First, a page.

I’m forced to wonder if maybe a clerk on the Chief’s staff spent last Term clerking for Justice Scalia, because this sort of thing is much more characteristic of the Dean than the Chief. But all the Justices personally review and give the final edit to the various opinions, so it’s clear enough that Roberts has personally endorsed these passages. And it’s not that Roberts has ever lacked the ability to deploy vibrant color in his writing, but my goodness, he’s never sneered at his colleagues so before this last packet of opinions, even in disagreement with them. I really dislike this trend in his writing, and I hope that it reverses itself next Term.

The punchline for this case is that a state can adopt an extra-legislative, non-partisan commission as an anti-gerrymandering measure. As a general proposition, I find cause for hope in the long term that this can help defuse the partisan polarization that seems to me to hobble our government’s collective ability to make routine but important political decisions.

 

smokestack photo

Image by otodo Big Monday, 2015

Today’s final opinion has had several titles and styles, but is officially captioned Michigan v. Environmental Protection Agency. At issue in the case is a set of regulations promulgated by the EPA pursuant to the Clean Air Act concerning the amount of airbone pollutants, most prominently mercury, that can be permissibly included in emissions from heavy-industrial facilities, in particular as relevant to this case, electric generation plants. The case turned on a particular passage of the Clean Air Act in which Congress directed the EPA to determine if regulation of electric power utilities is “appropriate and necessary,” with focus on the interpretation of the word “appropriate.” The state of Michigan and a cadre of public utility and private industry groups contended that “appropriate” in context meant that Congress had directed the EPA to consider the cost of keeping pollutants such as mercury out of atmospheric emissions of electric power plants in determining the extent and intrusiveness of the regulations.

Seems like dry stuff, this business of statutory interpretation. Of course, the stakes in this statutory interpretation question are quite high: huge dollars, which might be passed on to consumers in rate increases or lost to stockholders in increased production costs. Oh, and particulate mercury in the air that you breathe. As framed by the petitioners “EPA’s decision that it is “appropriate” to achieve $4 to $6 million in health benefits at a cost of $9.6 billion is not reasonable, imposes great expenses on consumers, and threatens to put covered electric utilities out of business.” Note that those cost estimates came from the EPA, not from the regulated industries.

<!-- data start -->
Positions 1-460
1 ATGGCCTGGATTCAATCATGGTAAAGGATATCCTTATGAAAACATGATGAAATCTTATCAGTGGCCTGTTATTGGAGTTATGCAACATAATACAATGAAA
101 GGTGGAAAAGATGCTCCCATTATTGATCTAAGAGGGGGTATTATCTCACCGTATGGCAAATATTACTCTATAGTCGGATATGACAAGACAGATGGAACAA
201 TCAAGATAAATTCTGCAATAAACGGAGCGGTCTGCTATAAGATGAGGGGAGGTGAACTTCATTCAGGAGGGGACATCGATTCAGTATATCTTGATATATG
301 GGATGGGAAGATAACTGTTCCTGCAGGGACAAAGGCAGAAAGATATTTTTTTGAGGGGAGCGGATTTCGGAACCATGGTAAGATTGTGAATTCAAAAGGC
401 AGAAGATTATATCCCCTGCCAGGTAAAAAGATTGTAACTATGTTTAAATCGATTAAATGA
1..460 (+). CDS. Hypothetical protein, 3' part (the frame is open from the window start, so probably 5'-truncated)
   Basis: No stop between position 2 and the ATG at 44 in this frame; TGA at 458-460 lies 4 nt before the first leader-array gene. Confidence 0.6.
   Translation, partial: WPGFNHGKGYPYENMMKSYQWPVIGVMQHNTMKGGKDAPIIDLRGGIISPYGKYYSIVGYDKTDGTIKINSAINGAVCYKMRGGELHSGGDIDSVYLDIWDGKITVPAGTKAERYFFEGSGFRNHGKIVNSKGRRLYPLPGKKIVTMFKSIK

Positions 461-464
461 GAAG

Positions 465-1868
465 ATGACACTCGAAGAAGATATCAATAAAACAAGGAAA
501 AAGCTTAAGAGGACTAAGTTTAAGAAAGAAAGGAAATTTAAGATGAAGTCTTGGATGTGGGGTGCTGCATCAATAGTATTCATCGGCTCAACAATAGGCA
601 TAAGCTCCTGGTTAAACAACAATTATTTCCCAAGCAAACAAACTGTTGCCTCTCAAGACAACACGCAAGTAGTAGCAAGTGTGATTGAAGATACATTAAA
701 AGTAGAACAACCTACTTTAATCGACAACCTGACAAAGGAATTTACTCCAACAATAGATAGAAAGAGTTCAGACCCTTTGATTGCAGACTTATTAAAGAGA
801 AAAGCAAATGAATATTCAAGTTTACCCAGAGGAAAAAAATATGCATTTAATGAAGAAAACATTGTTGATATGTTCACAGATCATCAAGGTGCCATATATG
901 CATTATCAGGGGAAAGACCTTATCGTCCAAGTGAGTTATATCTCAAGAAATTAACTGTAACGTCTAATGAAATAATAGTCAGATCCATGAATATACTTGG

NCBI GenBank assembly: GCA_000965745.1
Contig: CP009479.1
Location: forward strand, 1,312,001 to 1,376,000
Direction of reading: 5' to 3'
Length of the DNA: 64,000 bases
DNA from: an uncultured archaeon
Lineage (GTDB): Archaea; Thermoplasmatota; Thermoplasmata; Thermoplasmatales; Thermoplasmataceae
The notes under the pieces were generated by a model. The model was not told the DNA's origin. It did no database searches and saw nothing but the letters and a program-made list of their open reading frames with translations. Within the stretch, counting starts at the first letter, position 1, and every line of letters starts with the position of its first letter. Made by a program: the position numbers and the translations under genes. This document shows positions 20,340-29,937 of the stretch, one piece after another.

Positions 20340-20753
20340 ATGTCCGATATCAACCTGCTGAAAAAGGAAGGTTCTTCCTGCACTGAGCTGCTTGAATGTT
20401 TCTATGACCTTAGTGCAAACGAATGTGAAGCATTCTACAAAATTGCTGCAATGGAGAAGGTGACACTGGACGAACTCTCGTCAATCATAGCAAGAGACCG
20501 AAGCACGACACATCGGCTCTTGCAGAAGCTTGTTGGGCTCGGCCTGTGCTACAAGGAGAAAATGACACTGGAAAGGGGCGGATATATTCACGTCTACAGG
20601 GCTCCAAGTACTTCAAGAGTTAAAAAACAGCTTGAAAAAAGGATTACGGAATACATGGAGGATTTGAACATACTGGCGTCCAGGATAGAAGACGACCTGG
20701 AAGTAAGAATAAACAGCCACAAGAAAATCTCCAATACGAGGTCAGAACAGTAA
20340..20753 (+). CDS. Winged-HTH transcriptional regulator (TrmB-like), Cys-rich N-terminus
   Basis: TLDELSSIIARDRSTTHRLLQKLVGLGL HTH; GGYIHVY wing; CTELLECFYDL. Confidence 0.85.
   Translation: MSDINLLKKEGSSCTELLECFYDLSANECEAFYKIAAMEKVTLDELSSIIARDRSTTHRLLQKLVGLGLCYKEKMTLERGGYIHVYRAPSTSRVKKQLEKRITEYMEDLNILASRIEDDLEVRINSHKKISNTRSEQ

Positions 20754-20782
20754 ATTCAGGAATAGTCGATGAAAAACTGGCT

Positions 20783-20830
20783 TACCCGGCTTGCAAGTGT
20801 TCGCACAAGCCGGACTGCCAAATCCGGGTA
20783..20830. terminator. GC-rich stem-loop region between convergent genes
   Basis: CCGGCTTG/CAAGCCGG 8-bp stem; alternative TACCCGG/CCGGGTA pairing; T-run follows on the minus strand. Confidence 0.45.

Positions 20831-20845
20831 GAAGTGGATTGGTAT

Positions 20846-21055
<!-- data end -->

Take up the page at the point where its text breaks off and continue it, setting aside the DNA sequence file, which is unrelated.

The EPA, in its brief, contended that in other sections of the Clean Air Act, it is explicitly directed to consider cost, and the lack of explicit mention of cost in considering airborne pollutants for this issue meant that Congress was, by omission, directing the EPA to deprecate or even ignore cost, as it thought best in its sound discretion, because, well, particulate mercury in the air is really, really bad.

Justice Antonin Scalia. Official U.S. Supreme Court photograph, no copyright on U.S. Government photography.

Justice Antonin Scalia.

The EPA lost, by a 5-4 vote. Justice Scalia had the majority opinion, joined by his Brethren Roberts, Kennedy, Thomas, and Alito. Scalia found that the phrase “appropriate and necessary” is “capacious,” and therefore the reasonable interpretation of that statutory imperative would be to consider lots of relevant issues as opposed to few of them. The cost of complying with regulations is at least relevant and therefore should be considered.